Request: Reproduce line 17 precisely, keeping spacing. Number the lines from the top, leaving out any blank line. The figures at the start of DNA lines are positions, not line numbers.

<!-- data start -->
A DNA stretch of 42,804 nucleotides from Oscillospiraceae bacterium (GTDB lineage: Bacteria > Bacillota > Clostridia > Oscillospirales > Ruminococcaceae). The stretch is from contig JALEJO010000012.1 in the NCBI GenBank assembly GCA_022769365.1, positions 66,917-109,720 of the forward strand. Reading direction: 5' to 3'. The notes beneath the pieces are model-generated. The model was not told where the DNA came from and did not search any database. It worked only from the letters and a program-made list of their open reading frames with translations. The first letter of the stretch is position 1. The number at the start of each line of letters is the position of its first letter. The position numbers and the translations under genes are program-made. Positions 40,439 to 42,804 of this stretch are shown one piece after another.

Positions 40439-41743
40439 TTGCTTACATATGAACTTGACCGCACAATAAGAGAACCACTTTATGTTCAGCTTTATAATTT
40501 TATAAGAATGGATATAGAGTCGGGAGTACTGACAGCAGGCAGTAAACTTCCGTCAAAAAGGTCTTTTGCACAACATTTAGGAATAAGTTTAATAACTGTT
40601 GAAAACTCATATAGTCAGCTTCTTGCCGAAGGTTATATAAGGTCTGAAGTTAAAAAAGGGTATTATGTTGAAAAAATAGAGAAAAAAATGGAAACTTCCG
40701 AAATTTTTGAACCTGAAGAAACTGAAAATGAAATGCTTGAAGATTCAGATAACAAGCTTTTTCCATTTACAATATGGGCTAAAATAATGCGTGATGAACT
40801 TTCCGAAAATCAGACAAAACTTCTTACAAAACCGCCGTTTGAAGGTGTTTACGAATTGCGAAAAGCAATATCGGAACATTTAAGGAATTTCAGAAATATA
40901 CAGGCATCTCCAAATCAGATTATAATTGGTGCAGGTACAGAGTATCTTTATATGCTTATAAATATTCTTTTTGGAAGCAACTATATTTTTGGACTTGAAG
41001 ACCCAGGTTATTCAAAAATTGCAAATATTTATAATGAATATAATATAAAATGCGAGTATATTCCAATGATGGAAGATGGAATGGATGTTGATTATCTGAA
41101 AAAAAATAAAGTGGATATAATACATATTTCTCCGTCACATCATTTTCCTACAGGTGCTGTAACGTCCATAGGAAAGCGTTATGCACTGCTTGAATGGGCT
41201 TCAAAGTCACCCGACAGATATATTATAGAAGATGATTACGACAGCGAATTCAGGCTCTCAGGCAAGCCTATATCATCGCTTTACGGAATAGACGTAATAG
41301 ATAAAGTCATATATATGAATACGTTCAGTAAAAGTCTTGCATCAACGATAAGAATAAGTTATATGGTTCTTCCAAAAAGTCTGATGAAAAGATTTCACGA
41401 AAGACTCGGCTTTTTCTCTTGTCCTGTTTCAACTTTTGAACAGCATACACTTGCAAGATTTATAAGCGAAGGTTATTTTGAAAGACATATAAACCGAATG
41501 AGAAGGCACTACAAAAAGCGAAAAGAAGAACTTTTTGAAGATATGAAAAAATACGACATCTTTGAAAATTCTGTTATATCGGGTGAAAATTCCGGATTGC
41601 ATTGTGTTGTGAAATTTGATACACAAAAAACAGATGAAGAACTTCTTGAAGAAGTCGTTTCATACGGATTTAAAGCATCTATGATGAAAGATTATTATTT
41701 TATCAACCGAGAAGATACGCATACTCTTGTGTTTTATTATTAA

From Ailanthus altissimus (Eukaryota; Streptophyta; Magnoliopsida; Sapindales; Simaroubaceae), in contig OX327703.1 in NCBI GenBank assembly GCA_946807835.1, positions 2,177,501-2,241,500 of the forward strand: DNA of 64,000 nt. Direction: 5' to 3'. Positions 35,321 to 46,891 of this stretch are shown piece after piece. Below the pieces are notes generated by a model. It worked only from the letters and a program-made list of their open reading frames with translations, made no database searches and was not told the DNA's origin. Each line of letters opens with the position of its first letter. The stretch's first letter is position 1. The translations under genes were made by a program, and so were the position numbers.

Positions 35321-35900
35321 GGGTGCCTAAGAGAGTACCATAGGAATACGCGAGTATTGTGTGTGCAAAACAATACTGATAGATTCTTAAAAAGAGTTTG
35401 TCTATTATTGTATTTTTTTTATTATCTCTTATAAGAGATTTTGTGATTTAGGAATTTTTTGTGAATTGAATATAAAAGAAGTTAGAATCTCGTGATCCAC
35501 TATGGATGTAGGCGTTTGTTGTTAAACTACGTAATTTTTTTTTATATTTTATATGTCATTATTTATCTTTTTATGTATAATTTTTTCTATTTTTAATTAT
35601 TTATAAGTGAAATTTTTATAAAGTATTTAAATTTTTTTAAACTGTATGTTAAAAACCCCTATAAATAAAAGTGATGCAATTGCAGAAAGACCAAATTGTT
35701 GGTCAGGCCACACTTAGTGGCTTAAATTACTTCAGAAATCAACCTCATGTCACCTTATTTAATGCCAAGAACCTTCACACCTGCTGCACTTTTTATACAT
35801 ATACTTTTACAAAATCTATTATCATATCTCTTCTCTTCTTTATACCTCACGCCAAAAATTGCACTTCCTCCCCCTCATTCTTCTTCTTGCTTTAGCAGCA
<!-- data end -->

From Ailanthus altissimus (Eukaryota; Streptophyta; Magnoliopsida; Sapindales; Simaroubaceae), in contig OX327703.1 in NCBI GenBank assembly GCA_946807835.1, positions 2,177,501-2,241,500 of the forward strand: DNA of 64,000 nt. Direction: 5' to 3'. Positions 35,321 to 46,891 of this stretch are shown piece after piece. Below the pieces are notes generated by a model. It worked only from the letters and a program-made list of their open reading frames with translations, made no database searches and was not told the DNA's origin. Each line of letters opens with the position of its first letter. The stretch's first letter is position 1. The translations under genes were made by a program, and so were the position numbers.